Dangerous times (to legislate on terrorism)

File photo of Australian police. (AFP/William West)

By Miriam Gani

The Counter-Terrorism Legislation Amendment (Foreign Fighters) Bill will probably be passed by the Federal Parliament this week. The new law will, among a number of other things, introduce a new offence of advocating terrorism, give the Minister for Foreign Affairs the power to create "declared areas" into which it will be an offence to enter; lower the threshold for arresting a person without warrant for terrorist offences; and expand and extend a range of other law enforcement agency powers.

The passage of the bill became more likely after the Government accepted all 37 recommendations of the parliamentary joint committee on intelligence and security's report on the proposed legislation. On October 22, 2014, the Attorney-General published a media release in which the government undertook to amend certain provisions of the bill and aspects of its accompanying explanatory memorandum in response to the committee's report.

Those recommendations, according to the media release, "focus on improving the clarity of provisions in the bill and ensuring that the powers provided for in the bill are used appropriately and subject to proper review". They "further strengthen the provisions of the bill including the safeguards, transparency and oversight mechanisms" it contains. The statement by the Attorney-General, George Brandis, with its emphasis on the Government's acceptance of the recommendations of a bipartisan committee, and its language of safeguards and transparency is intended to give us, the electorate, the sense that the bill is a proportionate, well considered and necessary piece of legislation.

But is it?

In terms of the necessity for the legislation, the media release also sends a clear message of danger and emergency. "This urgent legislation tackles the escalating threats posed by persons who have participated in foreign conflicts or undertaken training with extremist groups overseas, and also by those who they influence." This characterisation of the current situation in Australia as one of escalating threat is a powerful tool for the government. Such a message will, inevitably, influence our views of what is proportionate and reasonable as a legislative response. Desperate times call for desperate measures. Seen in that light, the creation of new serious offences and the extension of police powers seem entirely appropriate.

And what about whether the proposed legislation will be well considered? The Foreign Fighters Bill will be debated by a Parliament that has been seriously shaken by the attack, just last week, on its counterpart in Canada. The debate will take place in a building that, since shortly after that attack, is now guarded by Australian Federal Police carrying assault rifles. The lone gunman involved in the Canadian incident was, it seems, just such a person as those at whom this legislation is targeted. Reports out of Canada indicate that Michael Zehaf-Bibeau was a high-risk suspect on a terrorist watch list whose passport had been confiscated to prevent him from travelling overseas to fight for Islamic State (IS).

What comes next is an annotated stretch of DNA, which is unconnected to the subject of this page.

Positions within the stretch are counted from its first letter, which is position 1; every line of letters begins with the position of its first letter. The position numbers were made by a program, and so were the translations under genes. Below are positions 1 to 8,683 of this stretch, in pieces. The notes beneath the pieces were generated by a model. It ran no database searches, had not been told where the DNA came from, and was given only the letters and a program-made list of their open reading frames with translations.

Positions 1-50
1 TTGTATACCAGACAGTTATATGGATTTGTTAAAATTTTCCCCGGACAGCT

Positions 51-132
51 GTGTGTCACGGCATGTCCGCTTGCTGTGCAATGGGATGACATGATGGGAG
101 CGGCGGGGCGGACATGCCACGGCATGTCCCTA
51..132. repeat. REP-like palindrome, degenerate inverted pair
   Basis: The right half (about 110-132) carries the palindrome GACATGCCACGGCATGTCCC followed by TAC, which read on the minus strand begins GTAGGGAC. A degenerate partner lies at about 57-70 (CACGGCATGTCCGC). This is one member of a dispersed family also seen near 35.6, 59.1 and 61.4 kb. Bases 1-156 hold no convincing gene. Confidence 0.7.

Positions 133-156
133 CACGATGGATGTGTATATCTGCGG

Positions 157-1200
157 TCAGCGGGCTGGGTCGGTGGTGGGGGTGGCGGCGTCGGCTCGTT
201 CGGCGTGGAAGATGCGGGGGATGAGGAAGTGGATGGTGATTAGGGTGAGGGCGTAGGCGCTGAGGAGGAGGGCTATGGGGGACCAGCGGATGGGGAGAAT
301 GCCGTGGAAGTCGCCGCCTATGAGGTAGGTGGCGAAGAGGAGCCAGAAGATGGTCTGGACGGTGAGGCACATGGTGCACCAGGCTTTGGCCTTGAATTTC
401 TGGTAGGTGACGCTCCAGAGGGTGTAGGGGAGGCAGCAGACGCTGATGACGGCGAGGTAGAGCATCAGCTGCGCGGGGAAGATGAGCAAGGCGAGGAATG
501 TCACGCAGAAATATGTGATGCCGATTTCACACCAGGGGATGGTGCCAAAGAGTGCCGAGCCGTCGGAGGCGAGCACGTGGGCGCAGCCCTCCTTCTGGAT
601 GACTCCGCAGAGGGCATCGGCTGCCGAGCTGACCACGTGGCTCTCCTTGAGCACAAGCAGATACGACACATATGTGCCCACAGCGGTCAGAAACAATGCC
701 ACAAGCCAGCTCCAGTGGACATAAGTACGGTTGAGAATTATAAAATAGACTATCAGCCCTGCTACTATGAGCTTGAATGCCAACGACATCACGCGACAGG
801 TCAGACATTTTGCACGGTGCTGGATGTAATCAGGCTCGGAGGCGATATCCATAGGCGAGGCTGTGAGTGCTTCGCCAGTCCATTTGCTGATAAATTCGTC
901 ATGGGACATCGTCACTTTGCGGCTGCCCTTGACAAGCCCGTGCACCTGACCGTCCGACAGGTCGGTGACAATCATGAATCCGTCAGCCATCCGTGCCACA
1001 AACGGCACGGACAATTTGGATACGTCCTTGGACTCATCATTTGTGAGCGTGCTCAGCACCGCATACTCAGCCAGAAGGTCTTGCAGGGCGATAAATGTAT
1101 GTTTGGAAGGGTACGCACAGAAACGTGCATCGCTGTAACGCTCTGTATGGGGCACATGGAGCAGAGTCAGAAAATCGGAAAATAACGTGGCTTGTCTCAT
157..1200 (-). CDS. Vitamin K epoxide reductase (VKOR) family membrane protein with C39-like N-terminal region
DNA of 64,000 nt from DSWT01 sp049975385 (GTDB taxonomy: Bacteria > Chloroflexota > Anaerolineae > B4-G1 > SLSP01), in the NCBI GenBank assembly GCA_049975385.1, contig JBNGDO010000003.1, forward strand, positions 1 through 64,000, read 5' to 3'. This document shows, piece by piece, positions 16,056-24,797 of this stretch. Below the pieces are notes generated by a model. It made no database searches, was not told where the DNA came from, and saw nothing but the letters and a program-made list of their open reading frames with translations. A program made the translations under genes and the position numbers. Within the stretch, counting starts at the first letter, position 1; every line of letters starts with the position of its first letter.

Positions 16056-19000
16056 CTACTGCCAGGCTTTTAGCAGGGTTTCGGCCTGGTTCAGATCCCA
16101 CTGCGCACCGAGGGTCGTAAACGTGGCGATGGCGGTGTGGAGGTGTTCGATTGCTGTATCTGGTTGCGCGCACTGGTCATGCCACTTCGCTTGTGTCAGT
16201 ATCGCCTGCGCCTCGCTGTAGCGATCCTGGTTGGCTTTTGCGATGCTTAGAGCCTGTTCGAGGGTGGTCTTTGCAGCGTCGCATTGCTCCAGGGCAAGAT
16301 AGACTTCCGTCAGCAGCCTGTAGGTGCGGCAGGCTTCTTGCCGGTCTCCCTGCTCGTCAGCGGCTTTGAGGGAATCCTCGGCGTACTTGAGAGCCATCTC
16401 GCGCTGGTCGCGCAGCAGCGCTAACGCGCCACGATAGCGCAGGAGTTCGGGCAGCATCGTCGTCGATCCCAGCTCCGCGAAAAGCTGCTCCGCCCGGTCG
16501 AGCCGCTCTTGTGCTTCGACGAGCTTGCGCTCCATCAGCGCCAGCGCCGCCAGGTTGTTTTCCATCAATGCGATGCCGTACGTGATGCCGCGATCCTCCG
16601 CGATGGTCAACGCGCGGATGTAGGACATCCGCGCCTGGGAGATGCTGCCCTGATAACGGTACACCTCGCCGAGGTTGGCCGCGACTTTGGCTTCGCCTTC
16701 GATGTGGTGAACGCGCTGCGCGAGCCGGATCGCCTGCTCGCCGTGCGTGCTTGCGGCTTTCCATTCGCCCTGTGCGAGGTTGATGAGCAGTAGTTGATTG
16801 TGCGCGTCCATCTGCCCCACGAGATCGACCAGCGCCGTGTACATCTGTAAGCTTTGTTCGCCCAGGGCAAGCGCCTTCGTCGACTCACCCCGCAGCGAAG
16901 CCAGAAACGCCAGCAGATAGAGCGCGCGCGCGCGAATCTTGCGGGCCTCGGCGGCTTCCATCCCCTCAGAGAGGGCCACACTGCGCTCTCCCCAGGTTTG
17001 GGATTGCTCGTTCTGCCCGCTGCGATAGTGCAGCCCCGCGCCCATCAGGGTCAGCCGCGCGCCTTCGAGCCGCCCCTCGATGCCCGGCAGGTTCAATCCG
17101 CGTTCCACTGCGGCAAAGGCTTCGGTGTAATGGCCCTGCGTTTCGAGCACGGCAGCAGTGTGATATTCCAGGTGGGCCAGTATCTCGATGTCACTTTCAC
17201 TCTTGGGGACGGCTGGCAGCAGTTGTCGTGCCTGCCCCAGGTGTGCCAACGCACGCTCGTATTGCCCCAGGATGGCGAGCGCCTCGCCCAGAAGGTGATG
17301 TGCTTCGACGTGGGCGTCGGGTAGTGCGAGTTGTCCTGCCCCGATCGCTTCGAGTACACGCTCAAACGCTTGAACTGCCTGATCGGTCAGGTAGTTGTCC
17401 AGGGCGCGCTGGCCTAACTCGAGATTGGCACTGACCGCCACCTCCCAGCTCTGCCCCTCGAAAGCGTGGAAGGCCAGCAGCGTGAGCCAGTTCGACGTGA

Small wonder that journalists Mark Kenny and Tory Shepherd, members of the panel on ABC's Insiders program on Sunday described the current environment in Parliament House as "febrile" and have questioned whether this is the right time for Parliament to legislate on such matters.

There have been ample opportunities for governments of both persuasions to amend Australia's counterterrorism legislation since the last major changes to counterterrorism laws in 2005. Indeed, changes to terrorism offences and to the definition of "terrorist act" upon which many of those offences rely have been urged by experts in those intervening years. However, they have tended to urge the winding back of the offence provisions and their associated powers rather than their strengthening. Reports of the Independent National Security Legislation Monitor (INSLM) since 2011, for example, have considered the capacity of "pre-existing general laws" to deal with some terrorist-related behaviour and have expressed concern about the compliance of aspects of our counterterrorism laws with international human rights norms. In its 2011 report, the INSLM questioned, in particular, the extraordinary ambit of the control order and preventative detention regime "to abrogate or restrict the personal liberty of individuals otherwise than for the legitimate purposes of punishment or investigation".

However, it has been a feature of Australian law-making in this area that it is undertaken during dangerous times, rather than when there is a relative lull in terrorist-related activity. When things are quiet, amendment of our counterterrorism laws is a low legislative priority. It takes an event such as the rise of IS in Syria and Iraq to focus the parliamentary mind. And so, we are taken back to the rhetoric of emergency. Another emergency has been declared by the current government. And the parliamentary mind is not only focused but febrile. We have already seen what kind of counterterrorism laws are produced in such circumstances.

Miriam Gani is an associate professor at the ANU College of Law who specialises in criminal law and procedure. This article first appeared in the The Age, Canberra Times, Brisbane Times and the Sydney Morning Herald.

Updated:  10 August 2015/Responsible Officer:  College General Manager, ANU College of Law/Page Contact:  Law Marketing Team